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Bengaluru’s businesses jittery after SC order, will adopt wait-and-watch policy

Anil Budur Lulla
21st Sep 2016
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The Supreme Court verdict asking Karnataka to release 6,000 cusecs of Cauvery water daily to Tamil Nadu till September 27, coming on the heels of the unprecedented violence the city witnessed on September 12 after a similar order, has made Bengaluru’s business community rather uneasy.

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Uncertainty once again looms large as the state prepares to brace itself for the collateral damage and loss which had been pegged at between Rs 22,000–Rs 25,000 crore by ASSOCHAM during last week’s disruption.

Brand Bengaluru had taken a severe beating as the government allowed miscreants to take control of large parts of the city.

After today’s apex court order, police and paramilitary forces fanned out across the city to ensure that protestors did not vandalise public property. The three border crossings between the two states have been shut from yesterday, with the police in both states not allowing private and public vehicles to cross into each other’s territory, affecting commerce and travel.

Karnataka Chief Minister Siddaramaiah has called for a cabinet meeting on Wednesday to discuss the issue and decide the future course of action.

Travellers from Bengaluru to Kerala were greatly inconvenienced as buses were turned away from the Tamil Nadu border and asked to take a circuitous route through Mysore. Sandeep S, who travelled in a Karnataka-registered bus to Kochi last night said the multi-axle vehicle had a tough time negotiating the route via Mysore-Virajpet-Irraty as the ghats and narrow culverts were difficult to cross. He said:

“These multi-axle buses normally go through Salem-Coimbatore-Palghat where the width of the national highway is wider than the ones in north Kerala where only small buses can negotiate the single lane highways.”

A private travel agency confirmed that many operators were cancelling multi-axle coaches to Kerala while the Karnataka State Road Transport Corporation has already announced that its buses would not operate in Tamil Nadu. Buses owned by the Tamil Nadu government too are plying only up to the border, forcing passengers to trek a couple of kilometres to resume their onward journeys.

Small businesses were already jittery as they waited the entire day to hear from the Supreme Court which was slated to hear Tamil Nadu’s application and finally pronounced the orders around 4.30 pm.

Companies, startups, and business establishments approached by YourStory were not ready to comment on whether they would be open on Wednesday, saying they would play it by ear.

In Bengaluru, most tech companies have given employees the flexibility to work from home during emergencies, but ITeS companies cannot afford this luxury as employees will have to attend calls from different time zones.

“We have not announced any holiday tomorrow. We are hoping the cabs would run normally and pick up our employees. A strong police presence and the arrest of troublemakers has sent a proper message to would-be miscreants,” said an HR manager at an MNC research and development firm in Whitefield.

After the September 19 vandalism, police questioned 2,000 people. They have arrested more than 200 and booked cases against them for targeting a linguistic minority, creating public disturbances, obstructing the movement of fire trucks, indulging in vandalism against business establishments, and targeting around 100 Tamil Nadu-registered buses and trucks, most of which were burnt to ashes. Nearly 300 more have been taken into preventive custody.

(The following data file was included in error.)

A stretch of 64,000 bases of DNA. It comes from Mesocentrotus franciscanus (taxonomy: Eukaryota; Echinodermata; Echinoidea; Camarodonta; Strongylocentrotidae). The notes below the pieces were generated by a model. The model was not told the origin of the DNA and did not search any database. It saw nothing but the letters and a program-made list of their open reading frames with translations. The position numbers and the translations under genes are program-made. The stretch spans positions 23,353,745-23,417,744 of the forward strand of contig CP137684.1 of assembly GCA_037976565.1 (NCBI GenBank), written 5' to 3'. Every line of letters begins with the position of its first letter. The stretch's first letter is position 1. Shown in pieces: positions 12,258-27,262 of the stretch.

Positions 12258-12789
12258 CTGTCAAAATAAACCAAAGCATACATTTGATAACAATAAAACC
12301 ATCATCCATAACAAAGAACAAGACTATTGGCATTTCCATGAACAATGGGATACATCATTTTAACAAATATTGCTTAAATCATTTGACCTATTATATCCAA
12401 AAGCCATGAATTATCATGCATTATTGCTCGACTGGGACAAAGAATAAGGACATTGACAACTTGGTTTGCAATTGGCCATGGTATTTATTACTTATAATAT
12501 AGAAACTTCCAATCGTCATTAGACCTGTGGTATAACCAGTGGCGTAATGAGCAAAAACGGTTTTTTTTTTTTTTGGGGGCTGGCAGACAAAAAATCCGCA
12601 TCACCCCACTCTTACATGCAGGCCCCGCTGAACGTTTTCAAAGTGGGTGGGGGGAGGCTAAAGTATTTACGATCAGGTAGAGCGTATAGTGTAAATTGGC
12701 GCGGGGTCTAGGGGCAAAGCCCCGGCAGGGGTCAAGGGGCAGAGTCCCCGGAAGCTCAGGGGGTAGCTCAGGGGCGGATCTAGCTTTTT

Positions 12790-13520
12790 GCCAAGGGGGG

Section 144 or orders prohibiting the assembly of five or more persons continues to be in place in Bengaluru city.

The opposition — BJP and JDS — has asked the Congress-led state government to immediately convene a session of the state legislature to discuss the issue.

Former chief minister and Karnataka BJP President B.S. Yeddyurappa said he was terribly disappointed by this “most impractical, unscientific, and grossly unfair verdict which seems to have been taken without taking into consideration the genuine plight of Karnataka, which has inadequate water to meet its own drinking water needs.”

The Cauvery Supervisory Committee had just on September 19 directed Karnataka to release 3,000 cusecs till September 30. Today’s Supreme Court verdict to release 6,000 cusecs till September 27 is nothing but rubbing salt into the wound he said, adding that the SC’s direction to the Centre to constitute a Cauvery Water Management Board with representatives from all the four riparian states is also shocking.

Interestingly, the Bangalore Political Action Committee (B.Pac) led by Biocon promoter Kiran Mazumdar-Shaw approached the Supreme Court to ensure drinking water requirements of Bengaluru and other cities in the Cauvery basin were met and also sought a direction to the Cauvery Supervisory Committee to undertake a study of the basin to assess the storage levels of the dam due to poor rainfall this year.

B.Pac is a culmination of thought by the city’s leading citizens to make Bengaluru better. It helps groom future civic leaders and contributes to key areas that need development. In its impleading application filed on Monday, B.Pac contended that the citizens’ right to drinking water as protected under Article 21 of the Constitution must be given due attention.

The Karnataka government is expected to ensure that there is no disruption, at least within the city.

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